In the mid 2000s I read Duc’s book Where the Ashes Are. I became an admirer, long before I met him.

During the Tet Offensive of 1968, in Hue, Duc, a 10 year old boy, witnessed the capture of his father, a senior South Vietnamese civilian official, by Viet Cong forces. Duc then spent days trapped in the horror of the Battle of Hue, one of the most brutal of the American War. Death all around, his family knew nothing of the fate of his captured father.

Duc’s father survived Tet 1968 and was held until the 1980s in closed Communist northern Vietnam -  the most senior South Vietnamese official to be captured in the war.

In 1975, the Vietnam War ended. Duc’s family was broken by the long imprisonment of his father. Duc fled alone to the United States. His family was slowly reunited there. It was still years before he was reconnected with his father,

Where the Ashes Are tells the family story. It’s more than a war story. It also gives readers an insight into the complicated politics of the Vietnamese refugee communities of the late 1970s.

By 1975, the defeated South Vietnamese regime that the US had supported in war, had few friends around the world - including in the US. The first wave of Vietnamese  refugees from that time were reminders of US failure. Duc felt rootless. He was deeply Vietnamese living in a foreign land. He became a journalist and his storytelling began.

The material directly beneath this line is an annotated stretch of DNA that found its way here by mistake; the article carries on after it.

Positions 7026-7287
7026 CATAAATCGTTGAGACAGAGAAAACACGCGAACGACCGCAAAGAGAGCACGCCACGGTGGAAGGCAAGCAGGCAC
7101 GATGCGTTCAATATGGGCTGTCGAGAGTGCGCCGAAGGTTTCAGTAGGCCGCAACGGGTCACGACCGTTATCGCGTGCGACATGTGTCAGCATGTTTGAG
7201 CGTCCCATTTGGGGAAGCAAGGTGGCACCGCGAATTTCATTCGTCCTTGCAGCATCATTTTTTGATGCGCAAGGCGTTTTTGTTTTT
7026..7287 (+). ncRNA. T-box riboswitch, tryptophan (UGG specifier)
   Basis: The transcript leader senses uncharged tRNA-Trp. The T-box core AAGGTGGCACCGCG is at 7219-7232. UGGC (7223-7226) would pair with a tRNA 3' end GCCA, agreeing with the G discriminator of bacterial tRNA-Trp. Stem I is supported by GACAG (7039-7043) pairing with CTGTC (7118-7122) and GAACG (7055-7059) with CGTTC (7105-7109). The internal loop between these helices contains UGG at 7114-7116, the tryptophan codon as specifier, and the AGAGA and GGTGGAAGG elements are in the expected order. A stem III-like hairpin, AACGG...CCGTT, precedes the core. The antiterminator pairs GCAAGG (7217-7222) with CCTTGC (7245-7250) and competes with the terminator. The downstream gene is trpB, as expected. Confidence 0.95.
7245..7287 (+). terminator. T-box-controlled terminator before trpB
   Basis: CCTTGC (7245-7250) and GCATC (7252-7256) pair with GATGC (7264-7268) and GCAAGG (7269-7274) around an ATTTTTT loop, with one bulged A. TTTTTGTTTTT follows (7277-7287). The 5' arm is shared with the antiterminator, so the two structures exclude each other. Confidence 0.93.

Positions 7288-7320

Nguyen Qui Duc. The man behind Tadioto.
Photo: Mark Bowyer Nguyen Qui Duc. The man behind Tadioto.

I have found the stories of Where the Ashes Are so compelling that it's one of the books we use on our Vietnam by the Book tours over at Old Compass Travel.

In 2006, Duc moved to Hanoi. It seemed an odd choice. His Vietnamese-American friends suggested Saigon, a city where he had lived before 1975, as a suitable place to reconnect with the country of his birth. That wasn’t for Duc. And nothing he did was accidental. He was in the city that held his father captive for more than a decade.

Duc made Hanoi home and became an important part of the city’s creative fabric. He was embraced by Hanoi’s vibrant arts community as well as international residents and visitors.

Duc’s creative powers included the creation of fantastic bars and event spaces. Tadioto became a magnet for artists and a place of talks, music and community. Duc was a wonderful host and a connector of people. Tadioto was a place to meet and talk with fascinating people from Vietnam and around the world.

We were honoured to host several talks by Duc at The Old Compass Cafe in Saigon. And I shot several videos that featured him over the past decade. Most of the footage has never seen the light of day. I’ll need to sift through it.

 Duc was a charismatic speaker and one of the most photogenic people I have met.

Hanoi has lost someone truly special. Duc effortlessly gave so much to the city. He’s left us decades before we expected to face this pain.

Thanks for a generous, creative life Duc oi!

Mark Bowyer
Mark Bowyer is the founder and publisher of Rusty Compass.